Driving at night is great — the roads are empty, street lights look cooler, the air is cooler and that means my turbo runs better — but it also presents its own set of challenges. One of those challenges is that it's, y'know, dark. And people cross the road in the dark. Wearing dark clothes.
Fear of hitting someone or of general night blindness is the top impediment to night driving, says Ford. "Of thousands of drivers surveyed across Europe, 81 per cent admit to being scared on the roads at night, rising to 87 per cent for women. More than half say poor night vision is a source of stress, and more than a third worry they might be involved in an accident. Fears that they may hit a pedestrian were highlighted by one in five drivers surveyed."
Enter the 2018 Ford Mustang, and its forward-facing windshield-mounted camera and radar in the front bumper. Those two work together in concert to detect objects in front of the car and run them against a catalogue of "pedestrian shapes". When it, y'know, detects one, it'll first pop up a visible warning and audible chime in the cabin to the driver. If that doesn't make the driver respond by slowing down or moving to avoid the pedestrian, the car will slam on the brakes itself.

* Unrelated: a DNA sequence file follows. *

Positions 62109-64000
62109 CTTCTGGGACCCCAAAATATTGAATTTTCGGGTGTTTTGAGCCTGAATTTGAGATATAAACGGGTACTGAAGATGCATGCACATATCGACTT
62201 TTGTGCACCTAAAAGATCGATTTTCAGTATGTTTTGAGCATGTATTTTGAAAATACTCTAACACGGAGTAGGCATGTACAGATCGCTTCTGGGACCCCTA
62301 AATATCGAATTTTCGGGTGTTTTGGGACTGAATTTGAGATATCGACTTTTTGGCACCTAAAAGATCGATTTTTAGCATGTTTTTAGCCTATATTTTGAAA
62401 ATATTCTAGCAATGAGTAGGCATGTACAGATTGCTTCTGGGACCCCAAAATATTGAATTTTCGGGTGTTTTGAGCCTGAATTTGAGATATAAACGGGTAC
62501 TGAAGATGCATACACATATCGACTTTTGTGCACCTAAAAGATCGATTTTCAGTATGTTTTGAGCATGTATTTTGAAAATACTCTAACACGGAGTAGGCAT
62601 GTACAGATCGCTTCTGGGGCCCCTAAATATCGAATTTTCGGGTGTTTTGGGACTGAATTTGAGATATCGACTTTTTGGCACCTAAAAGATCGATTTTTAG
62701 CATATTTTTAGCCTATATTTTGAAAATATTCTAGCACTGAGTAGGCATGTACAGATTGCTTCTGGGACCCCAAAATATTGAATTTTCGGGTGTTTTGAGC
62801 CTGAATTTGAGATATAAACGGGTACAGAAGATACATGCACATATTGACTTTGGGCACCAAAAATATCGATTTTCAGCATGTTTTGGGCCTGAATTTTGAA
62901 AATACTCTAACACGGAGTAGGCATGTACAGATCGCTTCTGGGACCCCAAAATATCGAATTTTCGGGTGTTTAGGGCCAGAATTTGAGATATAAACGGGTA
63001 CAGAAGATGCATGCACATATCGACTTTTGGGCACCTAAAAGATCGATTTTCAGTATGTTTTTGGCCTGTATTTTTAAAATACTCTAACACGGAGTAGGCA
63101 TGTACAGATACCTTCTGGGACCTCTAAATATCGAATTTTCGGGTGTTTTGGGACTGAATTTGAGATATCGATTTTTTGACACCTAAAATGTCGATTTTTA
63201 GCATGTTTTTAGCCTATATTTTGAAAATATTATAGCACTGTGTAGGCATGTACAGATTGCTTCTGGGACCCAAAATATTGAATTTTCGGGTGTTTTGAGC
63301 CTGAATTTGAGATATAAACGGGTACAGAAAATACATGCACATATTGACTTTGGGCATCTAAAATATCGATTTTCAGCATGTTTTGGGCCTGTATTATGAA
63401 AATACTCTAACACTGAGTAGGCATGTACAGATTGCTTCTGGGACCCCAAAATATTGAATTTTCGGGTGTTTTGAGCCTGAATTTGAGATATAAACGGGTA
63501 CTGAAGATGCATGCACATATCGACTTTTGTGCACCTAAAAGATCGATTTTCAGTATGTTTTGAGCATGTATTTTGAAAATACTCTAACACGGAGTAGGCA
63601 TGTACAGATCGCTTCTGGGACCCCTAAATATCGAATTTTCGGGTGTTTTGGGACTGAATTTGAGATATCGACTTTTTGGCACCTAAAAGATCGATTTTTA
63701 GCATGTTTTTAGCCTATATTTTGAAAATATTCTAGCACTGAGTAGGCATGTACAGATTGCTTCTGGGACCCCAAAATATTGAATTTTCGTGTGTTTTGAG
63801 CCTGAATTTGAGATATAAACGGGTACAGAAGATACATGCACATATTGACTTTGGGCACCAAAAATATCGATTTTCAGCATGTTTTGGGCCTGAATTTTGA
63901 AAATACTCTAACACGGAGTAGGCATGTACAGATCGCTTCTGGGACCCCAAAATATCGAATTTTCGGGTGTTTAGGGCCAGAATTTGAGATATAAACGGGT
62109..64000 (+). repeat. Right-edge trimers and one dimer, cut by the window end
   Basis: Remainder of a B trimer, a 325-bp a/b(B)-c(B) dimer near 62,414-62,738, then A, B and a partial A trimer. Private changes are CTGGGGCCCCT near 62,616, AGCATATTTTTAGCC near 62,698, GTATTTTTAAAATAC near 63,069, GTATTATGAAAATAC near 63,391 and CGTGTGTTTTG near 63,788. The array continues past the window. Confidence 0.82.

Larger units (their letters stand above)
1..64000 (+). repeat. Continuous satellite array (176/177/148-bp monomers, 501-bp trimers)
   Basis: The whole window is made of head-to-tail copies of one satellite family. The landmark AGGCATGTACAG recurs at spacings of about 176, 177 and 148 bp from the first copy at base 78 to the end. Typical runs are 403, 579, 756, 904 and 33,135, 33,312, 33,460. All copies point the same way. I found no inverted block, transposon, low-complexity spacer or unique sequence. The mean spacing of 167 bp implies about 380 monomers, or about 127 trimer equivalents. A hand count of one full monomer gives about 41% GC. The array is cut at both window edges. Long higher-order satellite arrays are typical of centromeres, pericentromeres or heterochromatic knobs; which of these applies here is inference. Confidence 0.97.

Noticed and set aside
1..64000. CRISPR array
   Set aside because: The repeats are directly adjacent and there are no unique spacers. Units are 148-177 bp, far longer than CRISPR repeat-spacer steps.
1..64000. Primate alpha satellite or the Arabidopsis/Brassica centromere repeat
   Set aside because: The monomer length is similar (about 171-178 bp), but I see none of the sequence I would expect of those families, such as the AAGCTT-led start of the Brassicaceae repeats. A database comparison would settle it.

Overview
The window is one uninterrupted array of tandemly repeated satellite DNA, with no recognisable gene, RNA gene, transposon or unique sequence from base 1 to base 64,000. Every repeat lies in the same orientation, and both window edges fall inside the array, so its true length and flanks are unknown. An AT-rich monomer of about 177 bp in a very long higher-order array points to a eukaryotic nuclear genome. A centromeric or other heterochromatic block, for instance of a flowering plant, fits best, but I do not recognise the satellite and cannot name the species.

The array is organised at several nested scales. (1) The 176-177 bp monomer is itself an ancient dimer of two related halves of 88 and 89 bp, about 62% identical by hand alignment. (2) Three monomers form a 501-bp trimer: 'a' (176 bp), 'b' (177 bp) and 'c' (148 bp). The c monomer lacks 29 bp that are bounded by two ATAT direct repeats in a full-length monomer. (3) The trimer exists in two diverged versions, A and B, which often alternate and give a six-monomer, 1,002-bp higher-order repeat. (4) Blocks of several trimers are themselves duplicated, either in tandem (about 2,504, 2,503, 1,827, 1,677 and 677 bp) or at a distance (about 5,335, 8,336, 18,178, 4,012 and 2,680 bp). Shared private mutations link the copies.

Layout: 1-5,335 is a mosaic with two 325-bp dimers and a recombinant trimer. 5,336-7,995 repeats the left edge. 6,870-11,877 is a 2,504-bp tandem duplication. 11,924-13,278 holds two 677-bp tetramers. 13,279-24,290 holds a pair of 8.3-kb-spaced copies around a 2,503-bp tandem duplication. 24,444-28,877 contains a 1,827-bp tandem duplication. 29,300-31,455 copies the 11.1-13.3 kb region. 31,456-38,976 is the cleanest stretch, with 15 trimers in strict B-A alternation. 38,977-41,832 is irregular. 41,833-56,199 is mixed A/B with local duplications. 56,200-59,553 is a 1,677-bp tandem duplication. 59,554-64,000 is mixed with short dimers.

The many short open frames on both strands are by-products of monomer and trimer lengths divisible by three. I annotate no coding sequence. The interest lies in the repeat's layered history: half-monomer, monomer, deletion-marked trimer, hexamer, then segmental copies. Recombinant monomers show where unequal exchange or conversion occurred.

The first Ford to get Pedestrian Detection in the Aussie market will be the new Mustang, delivered some time in 2018. Expect that tech to roll out to more Fords in the future, though, which can only be a good thing for drivers and pedestrians alike.
'.The new Ford Mustang is a very popular car with Autralian buyers — as well as being a beautiful car, it's also the natural spiritual successor to Ford's own outgoing Falcon, the tyre-shredding rear-wheel drive manual V8 that Australia grew to love over its four decades of history..'
'.Yes, the face of the 2018 Ford Mustang looks awfully sad. Is it sad because it no longer comes with a V6 engine option? Who can say. But there is good news. a new 10-speed automatic gearbox, new colors, and best of all, a magnetic ride suspension..'